Net neutrality: A made-for-web debate
The complex issue of net neutrality is not likely to be dinner conversation for many in the U.S. Still, the Federal Communications Commission vote expected today could dramatically impact the flow of digital content Americans receive, not to mention the bottom line for many major U.S. technology and content companies. So, where could the public […]
On Twitter, criticism exceeds praise for Obama’s speech
The word “women” appeared more often than 30 other search terms in the Twitter discussion, followed by such domestic topics as education, jobs, healthcare reform and the economy.
Twitter users give Christie negative marks on bridge scandal
Criticism of the governor among users outnumbered defenders by about 3-to-1 after news broke of e-mails linking his office to closing down traffic lanes in an act of political revenge.
Obamacare v. Philippines typhoon: How cable covered two big stories
In a week dominated by two mega-stories—the continuing travails of Obamacare and the devastating typhoon in the Philippines—America’s hypercompetitive cable news outlets exercised very different news judgments.
The 2016 presidential media primary is off to a fast start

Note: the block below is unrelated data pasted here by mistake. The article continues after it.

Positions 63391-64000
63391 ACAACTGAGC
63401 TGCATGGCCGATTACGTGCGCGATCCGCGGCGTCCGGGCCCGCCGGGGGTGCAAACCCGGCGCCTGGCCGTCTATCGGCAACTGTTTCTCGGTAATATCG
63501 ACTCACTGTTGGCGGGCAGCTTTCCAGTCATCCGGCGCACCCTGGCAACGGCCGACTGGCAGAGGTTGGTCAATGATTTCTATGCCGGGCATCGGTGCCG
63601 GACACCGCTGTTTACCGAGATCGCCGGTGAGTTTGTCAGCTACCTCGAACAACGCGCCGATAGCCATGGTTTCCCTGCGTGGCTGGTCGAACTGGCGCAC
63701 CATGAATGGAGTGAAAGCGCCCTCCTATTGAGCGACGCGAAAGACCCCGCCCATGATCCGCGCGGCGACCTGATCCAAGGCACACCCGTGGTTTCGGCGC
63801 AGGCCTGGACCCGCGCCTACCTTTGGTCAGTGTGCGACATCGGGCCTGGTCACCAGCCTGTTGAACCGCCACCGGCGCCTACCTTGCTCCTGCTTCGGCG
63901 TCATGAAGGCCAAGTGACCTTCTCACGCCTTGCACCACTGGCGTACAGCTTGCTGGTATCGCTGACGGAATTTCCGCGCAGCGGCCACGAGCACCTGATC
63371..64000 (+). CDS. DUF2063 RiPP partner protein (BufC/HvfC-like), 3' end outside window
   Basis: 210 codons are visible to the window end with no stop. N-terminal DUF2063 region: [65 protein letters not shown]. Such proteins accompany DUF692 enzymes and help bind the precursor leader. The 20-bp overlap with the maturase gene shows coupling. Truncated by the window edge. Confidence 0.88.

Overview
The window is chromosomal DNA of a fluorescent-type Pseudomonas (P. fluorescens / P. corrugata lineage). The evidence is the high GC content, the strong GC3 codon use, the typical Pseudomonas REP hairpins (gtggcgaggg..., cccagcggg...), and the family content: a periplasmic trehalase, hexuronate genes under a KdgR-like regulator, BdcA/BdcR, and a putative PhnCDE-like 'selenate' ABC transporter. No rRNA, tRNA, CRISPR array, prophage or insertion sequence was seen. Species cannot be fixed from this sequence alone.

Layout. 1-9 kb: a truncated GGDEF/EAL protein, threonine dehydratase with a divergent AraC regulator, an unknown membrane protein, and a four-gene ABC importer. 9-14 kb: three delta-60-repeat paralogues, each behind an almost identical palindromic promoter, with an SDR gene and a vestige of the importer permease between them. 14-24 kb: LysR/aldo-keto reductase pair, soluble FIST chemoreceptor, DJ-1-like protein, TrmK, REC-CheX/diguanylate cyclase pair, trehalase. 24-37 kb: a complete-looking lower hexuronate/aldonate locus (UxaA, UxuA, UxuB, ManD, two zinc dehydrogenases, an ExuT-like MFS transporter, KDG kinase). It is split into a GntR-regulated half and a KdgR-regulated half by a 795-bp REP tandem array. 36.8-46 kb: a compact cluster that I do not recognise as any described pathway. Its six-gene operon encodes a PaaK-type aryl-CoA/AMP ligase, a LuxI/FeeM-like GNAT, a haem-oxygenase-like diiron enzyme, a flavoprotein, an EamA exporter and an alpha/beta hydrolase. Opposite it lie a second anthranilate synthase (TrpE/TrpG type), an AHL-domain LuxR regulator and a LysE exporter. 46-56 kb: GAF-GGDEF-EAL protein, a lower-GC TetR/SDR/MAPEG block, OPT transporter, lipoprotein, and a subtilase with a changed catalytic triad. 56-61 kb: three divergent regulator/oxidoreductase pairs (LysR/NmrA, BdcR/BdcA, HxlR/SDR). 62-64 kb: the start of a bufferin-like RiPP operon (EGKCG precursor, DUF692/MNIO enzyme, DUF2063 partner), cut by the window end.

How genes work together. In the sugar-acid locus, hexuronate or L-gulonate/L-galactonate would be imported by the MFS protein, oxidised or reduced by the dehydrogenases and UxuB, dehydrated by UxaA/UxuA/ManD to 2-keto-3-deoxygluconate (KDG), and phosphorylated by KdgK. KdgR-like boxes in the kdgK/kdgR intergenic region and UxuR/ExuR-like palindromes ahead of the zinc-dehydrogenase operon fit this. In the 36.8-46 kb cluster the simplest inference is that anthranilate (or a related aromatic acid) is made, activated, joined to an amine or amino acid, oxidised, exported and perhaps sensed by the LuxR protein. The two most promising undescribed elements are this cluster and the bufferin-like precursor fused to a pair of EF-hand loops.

Presidential campaign coverage always seems to start early, and perhaps more so this year. The 2016 election has received more media coverage this year than either the 2012 or 2008 campaigns received during comparable time frames.
On Twitter: Dueling views on the shutdown and Obamacare
Two separate, but related conversations have been prominent on Twitter—one about the government shutdown and the other about President Obama’s health care law, the landmark legislation at the heart of the Congressional impasse that triggered the shutdown.
Citizen eyewitnesses provide majority of top online news videos in Oklahoma tornado disaster
In recent years, natural disasters around the world have been chronicled by a new kind of visual journalism, often produced by citizen eyewitnesses and posted to the video sharing site YouTube. These videos represent a way of “crowdsourcing” a dramatic breaking news event, frequently before professional journalists can arrive on the scene.